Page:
The Gas Tram was a short-lived phenomenon which briefly seemed to herald a new way forward in tramcar design, replacing horses and steam locomotives on the streets with quieter and smoother travel. One of the major advantages of the gas tram, according to those who proposed it, was the low capital cost of the conversion, and all without the need to install the expensive overhead catenary required for electric traction. Designs for gas tramcars were patented all over the world, and systems were briefly operated in Germany, Australia, Holland, Switzerland and Britain, and proposed in France, New Zealand and the USA. The fuel was invariably domestic 'town gas' drawn from the local gasworks, and the vehicles were said to be very cheap to run. This was a development which was probably a century ahead of its time – with experimental gas systems currently being tried out using much cleaner biomethane as a fuel. Other vehicles are also being trialled in several countries, using hydrogen fuel cells to generate electricity. A publisher will be sought for this 144-page book in due course.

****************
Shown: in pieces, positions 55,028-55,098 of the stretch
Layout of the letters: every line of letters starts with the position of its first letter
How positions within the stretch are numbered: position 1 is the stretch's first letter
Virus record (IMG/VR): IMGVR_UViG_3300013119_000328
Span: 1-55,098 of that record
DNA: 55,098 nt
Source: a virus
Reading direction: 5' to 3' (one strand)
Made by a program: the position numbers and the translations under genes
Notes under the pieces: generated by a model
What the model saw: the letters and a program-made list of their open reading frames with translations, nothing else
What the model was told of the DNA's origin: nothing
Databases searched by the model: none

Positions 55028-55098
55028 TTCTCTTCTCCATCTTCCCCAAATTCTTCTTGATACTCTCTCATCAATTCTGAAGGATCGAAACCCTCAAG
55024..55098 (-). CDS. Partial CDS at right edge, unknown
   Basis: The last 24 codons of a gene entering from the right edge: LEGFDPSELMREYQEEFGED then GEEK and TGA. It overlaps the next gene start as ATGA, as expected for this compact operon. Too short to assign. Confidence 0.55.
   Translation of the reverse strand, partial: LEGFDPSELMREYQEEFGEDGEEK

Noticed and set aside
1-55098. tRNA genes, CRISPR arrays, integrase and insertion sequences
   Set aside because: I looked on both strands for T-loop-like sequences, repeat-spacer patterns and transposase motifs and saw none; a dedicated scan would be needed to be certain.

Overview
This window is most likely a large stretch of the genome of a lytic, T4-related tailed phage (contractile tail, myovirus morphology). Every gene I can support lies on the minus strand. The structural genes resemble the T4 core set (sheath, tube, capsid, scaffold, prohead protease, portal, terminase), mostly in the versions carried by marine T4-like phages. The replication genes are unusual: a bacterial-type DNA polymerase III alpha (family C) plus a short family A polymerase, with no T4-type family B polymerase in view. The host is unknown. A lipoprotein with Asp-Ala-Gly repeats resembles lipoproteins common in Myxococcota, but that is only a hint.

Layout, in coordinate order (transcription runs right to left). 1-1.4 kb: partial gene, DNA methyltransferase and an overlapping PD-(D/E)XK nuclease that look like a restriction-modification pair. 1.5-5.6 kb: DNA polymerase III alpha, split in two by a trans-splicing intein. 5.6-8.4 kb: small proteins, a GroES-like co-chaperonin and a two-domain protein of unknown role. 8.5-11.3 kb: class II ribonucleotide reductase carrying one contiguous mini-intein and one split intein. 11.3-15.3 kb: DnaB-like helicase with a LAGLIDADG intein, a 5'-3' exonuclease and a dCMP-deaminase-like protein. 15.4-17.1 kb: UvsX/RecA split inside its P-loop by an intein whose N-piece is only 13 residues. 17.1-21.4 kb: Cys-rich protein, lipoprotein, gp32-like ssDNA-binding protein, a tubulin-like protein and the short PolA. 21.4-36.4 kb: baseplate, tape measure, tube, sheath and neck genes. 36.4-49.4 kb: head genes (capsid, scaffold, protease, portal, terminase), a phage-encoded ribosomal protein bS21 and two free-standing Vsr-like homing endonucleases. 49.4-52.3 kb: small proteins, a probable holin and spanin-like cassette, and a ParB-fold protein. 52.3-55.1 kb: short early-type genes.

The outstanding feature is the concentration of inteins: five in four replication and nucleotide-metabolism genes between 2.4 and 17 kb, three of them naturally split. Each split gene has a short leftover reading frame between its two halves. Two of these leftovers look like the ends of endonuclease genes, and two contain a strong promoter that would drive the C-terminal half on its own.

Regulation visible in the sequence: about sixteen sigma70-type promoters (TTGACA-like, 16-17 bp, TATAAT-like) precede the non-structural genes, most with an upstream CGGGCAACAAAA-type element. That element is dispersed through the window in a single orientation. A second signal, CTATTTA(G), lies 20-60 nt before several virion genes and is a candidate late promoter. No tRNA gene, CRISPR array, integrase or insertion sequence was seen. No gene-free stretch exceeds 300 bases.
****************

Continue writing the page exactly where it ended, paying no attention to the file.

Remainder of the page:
NOW HALF PRICE
The Victorian Photographs of Dr. Thomas Keith and John Forbes White is still available from John Hannavy Publishing, the remaining hardback copies now reduced to half price, just £10.00 + P&P.
To order a copy, use the Contacts page.
Transporter Bridges – an illustrated history was published in hardback and e-book on 03 February 2020 by Pen & Sword Transport Books. The hardback is priced at £30. Click on the book cover, below to log on to Amazon.co.uk where you can see all of my currently available books.